Crossing the Jordan

I’ll cross over the Jordan someday. Jonny Cash

Good Monday Morning to this week 48 of 2019

This week the Jordan river came up in a few talks, in music with a live event, hearing of life-changing baptisms and in reading about the amazing story of  Eliyahu Ben-Shaul Cohen.

Last week we looked at times when our well runs dry and concluded with Faith, faith being one of the most vital keys to keeping your well, well-watered. So what is it like to stand on the shore of the Jordan? What does this phrase mean?

Crossing the Jordan ….

God made a promise to Abraham, Isaac and the Jewish people that their descendants would inherit a land given to them by God himself. Before Jacob died, the children of Israel found themselves living far away from that land.

Slavery, a handful of plagues, forty years in the wilderness added to the long story arriving at the shore of the Jordan.

Before Joshua could lead the people into the land flowing with milk and honey, an intimidating river had to be crossed – the flood stage of the Jordan River to be exact. By the grace and a miracle of God the people safely crossed the river, and by faith, they received a land that they had only heard of through a promise that had been made so long ago.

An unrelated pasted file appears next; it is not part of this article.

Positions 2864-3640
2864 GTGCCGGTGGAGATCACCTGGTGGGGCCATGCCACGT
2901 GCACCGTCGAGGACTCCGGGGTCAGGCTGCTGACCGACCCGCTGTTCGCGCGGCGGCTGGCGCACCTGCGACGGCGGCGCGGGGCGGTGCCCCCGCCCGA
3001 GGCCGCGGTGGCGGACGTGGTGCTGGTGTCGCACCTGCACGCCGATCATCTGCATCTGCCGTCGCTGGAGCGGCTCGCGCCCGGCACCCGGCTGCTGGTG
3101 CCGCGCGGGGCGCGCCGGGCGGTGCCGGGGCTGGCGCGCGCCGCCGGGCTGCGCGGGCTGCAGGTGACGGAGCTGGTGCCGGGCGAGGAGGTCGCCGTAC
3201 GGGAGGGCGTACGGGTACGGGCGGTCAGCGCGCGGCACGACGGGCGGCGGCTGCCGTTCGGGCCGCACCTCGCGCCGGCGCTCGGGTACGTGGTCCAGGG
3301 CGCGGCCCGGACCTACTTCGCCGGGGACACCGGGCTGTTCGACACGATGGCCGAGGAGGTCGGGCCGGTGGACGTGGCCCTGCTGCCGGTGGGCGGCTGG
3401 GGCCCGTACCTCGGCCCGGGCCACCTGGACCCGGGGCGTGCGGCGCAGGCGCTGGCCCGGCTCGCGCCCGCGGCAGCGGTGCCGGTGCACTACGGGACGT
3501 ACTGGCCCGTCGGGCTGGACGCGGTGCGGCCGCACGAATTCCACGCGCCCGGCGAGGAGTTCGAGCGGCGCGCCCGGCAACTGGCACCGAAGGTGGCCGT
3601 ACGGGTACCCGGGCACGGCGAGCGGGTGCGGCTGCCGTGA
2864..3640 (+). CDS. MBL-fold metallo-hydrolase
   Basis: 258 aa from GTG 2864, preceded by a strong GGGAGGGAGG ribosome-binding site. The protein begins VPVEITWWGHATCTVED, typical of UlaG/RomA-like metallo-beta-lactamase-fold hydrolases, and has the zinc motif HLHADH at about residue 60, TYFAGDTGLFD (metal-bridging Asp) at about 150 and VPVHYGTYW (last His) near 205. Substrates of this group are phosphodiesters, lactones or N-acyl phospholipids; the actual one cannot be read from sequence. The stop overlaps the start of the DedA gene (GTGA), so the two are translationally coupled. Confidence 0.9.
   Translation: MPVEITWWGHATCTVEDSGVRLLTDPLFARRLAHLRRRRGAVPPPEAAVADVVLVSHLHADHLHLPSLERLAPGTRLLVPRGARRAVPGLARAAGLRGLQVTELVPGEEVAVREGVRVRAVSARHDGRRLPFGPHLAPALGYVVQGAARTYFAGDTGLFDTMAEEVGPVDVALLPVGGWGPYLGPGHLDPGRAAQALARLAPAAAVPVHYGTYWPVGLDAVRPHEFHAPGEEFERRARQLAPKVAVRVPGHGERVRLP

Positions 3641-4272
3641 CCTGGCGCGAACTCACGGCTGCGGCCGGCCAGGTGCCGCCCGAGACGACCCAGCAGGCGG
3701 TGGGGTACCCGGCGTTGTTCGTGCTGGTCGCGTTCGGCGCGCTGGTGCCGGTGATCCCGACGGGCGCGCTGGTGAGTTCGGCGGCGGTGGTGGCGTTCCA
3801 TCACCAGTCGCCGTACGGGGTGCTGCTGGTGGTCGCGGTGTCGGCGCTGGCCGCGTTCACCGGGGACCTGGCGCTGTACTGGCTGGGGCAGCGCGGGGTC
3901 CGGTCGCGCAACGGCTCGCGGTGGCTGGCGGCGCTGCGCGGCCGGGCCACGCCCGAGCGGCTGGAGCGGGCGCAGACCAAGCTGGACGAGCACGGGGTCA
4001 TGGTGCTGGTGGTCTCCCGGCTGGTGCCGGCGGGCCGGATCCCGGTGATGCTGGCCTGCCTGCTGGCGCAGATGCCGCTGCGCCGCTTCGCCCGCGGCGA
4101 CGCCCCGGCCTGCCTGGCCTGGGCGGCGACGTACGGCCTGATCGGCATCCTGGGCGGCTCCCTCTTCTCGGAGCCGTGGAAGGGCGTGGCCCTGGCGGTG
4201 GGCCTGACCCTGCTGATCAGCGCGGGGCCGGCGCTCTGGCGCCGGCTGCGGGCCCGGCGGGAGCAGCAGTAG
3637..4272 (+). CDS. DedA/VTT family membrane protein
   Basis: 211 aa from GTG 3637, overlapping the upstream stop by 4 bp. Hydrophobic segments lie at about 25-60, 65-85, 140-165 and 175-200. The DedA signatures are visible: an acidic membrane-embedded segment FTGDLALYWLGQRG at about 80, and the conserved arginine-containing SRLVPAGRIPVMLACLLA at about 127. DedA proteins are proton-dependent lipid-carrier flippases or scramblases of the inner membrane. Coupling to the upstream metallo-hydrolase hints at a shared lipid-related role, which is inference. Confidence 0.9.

The river starts flowing on the slopes of Mount Hermon, on the border between Syria and Lebanon, and flows southward through northern Israel to the Sea of Galilee/ Tiberius. Exiting the sea, it continues south, dividing Israel and the Israeli-occupied West Bank to the west from Jordan to the east before emptying into the Dead Sea. The surface of the Dead Sea, at an elevation of about 430 meters below sea level the lowest land point on Earth.

The Jordan River is more than 360 km in length. After 1948 the river marked the frontier between Israel and Jordan from just south of the Sea of Galilee to the point where the Yābis River flows into it from the east. Since 1967, however, when Israeli forces occupied the West Bank, the Jordan has served as the cease-fire line as far south as the Dead Sea.

The Jordan Valley itself is not well watered. The Jordan is fed by rains falling on the neighboring plateaus; the waters then flow downward through rivers or wadis. The Jordan itself is shallow. Its high-water period lasts from January to March. The existence of thermal springs, in the Tiberias region give the Jordan’s waters a relatively high degree of salinity. The Jordan’s waters are of special importance for irrigation especially for several oases in the bordering foothills at Jericho permitting the cultivation of oranges, bananas, early vegetables, and sugar beets.

The Jordan River is the river that David crossed to escape Absalom’s rebellion. Elijah and Elisha crossed the Jordan River before Elijah gave his double portion of anointing upon Elijah and being taken by a whirlwind into heaven. The Jordan River baptism of Jesus by John the Baptist, perhaps the most popular biblical events at the river. This biblical event is one of the foundations of the Divine Trinity of God.